How to Master Porcelain Tile Installation

You might have perused the Porcel-Thin tile collection and discovered which tiles top your wish list, but have you thought about how you’re going to install them or even considered hiring a professional? Whether you’re a property developer, architect or seasoned tiler, you might not have fitted our porcelain tiles before and we have some top tips on how you can do it right to achieve the very best from your thin porcelain tiles.

At last year’s Trimline/Porcel-Thin Tilers’ Event, our MD Ray Smith waxed lyrical about the importance of preparation to the tiling process. He couldn’t be more right. Here are some top tips to make sure you’re as prepared as possible for your next Porcel-Thin tiling project:

Plan your space

Setting out floor tiles ready for tiling

Not only do you need to think about the size and shape of the space you want to tile, but you’ll also need to think about: the size of tiles for the space; where doors, windows and alcoves interfere; where you’ll need to cut to size; and where grout lines will work best. Remember that the idea isn’t just to fill the space with tiles but to also make them look balanced and symmetrical and to allow for continuous patterning where possible for the most stylish and authentic effect.

To cover or strip?

Are you going to lay your wall or floor tiles over the existing surface cover or are you going to strip everything back and start from scratch? While many prefer the blank canvas approach others will embrace Porcel-Thin’s ultra-thin nature and go for the easy pop-them-on-top option. Whatever your preference, you need to think about the surface you’re installing on to and its suitability. Thin porcelain tiles like a nice flat surface so sometimes concrete is best (if level and non-porous) and at other times the use of a tile backing board is better. This is also the stage to consider whether you’ll need movement joints or anti-fracture mats to naturalise stress between the layers and minimise the occurrence of fractured tiles.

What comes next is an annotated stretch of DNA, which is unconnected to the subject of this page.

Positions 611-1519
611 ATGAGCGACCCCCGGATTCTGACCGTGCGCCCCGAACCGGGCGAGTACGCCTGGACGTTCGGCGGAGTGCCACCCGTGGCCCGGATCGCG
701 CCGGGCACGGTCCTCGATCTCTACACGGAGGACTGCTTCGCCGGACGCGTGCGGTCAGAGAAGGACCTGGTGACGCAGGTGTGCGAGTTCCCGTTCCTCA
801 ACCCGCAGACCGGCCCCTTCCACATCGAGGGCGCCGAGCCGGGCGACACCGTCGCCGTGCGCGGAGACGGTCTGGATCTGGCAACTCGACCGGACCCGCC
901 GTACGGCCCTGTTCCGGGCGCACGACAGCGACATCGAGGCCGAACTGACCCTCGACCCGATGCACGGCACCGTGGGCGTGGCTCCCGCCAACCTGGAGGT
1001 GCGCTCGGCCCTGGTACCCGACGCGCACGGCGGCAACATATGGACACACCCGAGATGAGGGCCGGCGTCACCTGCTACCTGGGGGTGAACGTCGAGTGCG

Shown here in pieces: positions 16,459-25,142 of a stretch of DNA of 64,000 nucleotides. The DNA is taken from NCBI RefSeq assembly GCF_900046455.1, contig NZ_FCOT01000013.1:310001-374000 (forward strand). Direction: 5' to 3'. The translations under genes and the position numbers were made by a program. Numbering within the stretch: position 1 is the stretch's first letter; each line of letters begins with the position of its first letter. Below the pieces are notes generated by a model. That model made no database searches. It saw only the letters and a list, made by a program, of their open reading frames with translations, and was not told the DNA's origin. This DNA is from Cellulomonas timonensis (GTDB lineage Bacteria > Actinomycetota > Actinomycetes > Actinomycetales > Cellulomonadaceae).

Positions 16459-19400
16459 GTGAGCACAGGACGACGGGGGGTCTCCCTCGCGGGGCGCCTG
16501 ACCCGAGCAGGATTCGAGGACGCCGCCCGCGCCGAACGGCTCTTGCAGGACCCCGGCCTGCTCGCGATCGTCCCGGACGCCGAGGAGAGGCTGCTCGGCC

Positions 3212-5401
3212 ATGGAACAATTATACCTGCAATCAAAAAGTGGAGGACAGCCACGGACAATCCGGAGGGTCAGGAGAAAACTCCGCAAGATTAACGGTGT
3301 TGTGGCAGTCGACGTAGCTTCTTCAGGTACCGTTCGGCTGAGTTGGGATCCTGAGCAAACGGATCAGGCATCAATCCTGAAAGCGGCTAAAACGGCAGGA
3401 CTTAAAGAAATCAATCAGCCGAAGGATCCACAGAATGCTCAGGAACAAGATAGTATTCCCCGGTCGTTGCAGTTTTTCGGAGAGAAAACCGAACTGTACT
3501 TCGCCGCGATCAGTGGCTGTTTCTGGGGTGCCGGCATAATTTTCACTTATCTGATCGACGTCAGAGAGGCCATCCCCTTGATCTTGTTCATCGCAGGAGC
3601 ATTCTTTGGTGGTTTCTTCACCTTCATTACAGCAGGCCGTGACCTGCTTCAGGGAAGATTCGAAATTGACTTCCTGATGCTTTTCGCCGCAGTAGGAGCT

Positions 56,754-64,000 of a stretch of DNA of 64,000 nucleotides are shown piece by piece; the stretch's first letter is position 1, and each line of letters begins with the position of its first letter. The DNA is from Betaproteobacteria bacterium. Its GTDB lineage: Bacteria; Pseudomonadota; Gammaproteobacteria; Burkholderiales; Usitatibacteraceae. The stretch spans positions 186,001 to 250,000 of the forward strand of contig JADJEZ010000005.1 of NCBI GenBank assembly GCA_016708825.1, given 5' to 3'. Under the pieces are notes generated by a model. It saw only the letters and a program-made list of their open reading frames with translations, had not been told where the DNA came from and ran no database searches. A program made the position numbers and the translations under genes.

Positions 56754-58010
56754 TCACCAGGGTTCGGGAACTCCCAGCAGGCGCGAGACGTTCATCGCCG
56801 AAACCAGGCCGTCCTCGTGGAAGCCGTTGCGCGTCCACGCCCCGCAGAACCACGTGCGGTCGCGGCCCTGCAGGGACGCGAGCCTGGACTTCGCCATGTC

How to cut tiles

From a Sigma 3EM tile cutter and a speed/T-bar cutter for sizing porcelain tiles to an angle grinder for cutting out L-shaped spaces for plug sockets and core pieces for cutting out space for piping, you’ll need some specialist equipment to get the most out of your porcelain tiles. Please see Ray’s How to cut and drill Porcel-Thin Porcelain Tiles video for a step-by-step process.

How to secure tiles

Porcel-Thin approved tiling contractor GB Walsh installing large format porcelain tiles

No matter what brand you favour, porcelain tiles perform best when laid using a high-performance powdered tile adhesive that you mix with water to accommodate movement and set quickly or slowly – as you prefer. For hints, check out our Rapid Guide to Tile Adhesives here. When it comes to waterproofing while porcelain tiles are non-porous and highly water-resistant the grout between them and the substrate below them might not be. This means for wetrooms water-resistant tile backing boards and tanked joints are your best bet.

Training for tilers

A tilers training event at Porcel-Thin

If all this overwhelms you, consider hiring a skilled and experienced professional from our list of Porcel-Thin approved tilers. On the other hand, if this sounds like something you’d like to achieve but you’re lacking in the finer details, you should consider attending one of our individual or group tiler training sessions where Ray and his team of trusted tilers will help you to master Porcel-Thin tile installation from cutting and shaping to grouting and laying.
Contact Porcel-Thin today for more information on porcelain tile installation and for details on our upcoming tiler training sessions.